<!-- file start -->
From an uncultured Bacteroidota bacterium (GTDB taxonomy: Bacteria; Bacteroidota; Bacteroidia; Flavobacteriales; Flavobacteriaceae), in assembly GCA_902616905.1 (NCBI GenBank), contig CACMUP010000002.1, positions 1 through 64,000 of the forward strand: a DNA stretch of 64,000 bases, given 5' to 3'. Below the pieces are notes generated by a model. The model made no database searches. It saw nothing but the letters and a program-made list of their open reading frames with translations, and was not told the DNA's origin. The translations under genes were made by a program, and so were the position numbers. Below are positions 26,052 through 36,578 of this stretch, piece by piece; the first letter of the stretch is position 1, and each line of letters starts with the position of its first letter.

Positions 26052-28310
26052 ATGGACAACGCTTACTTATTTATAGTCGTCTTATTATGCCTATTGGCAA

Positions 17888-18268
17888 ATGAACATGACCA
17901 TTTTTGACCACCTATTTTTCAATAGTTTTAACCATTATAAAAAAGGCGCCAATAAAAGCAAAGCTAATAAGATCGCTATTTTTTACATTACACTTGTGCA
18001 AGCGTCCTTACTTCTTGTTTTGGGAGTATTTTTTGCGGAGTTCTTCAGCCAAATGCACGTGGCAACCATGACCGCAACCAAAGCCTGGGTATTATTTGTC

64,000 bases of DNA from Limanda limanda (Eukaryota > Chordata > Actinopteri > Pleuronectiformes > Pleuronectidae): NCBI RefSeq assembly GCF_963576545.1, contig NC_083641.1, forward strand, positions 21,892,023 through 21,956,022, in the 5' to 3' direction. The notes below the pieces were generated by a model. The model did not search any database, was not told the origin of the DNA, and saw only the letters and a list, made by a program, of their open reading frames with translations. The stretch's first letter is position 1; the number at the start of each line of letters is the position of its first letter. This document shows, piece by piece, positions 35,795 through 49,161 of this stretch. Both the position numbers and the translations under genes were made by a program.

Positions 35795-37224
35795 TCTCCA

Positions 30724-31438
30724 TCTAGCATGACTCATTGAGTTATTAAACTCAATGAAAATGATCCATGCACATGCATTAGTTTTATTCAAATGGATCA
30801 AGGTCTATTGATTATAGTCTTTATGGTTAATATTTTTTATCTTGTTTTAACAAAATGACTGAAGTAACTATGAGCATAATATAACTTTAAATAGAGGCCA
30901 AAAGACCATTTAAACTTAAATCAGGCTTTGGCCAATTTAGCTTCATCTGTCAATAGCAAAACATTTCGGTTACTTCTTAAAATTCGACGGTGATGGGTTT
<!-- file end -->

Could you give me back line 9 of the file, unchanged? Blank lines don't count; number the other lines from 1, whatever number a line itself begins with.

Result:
Positions 35795-37224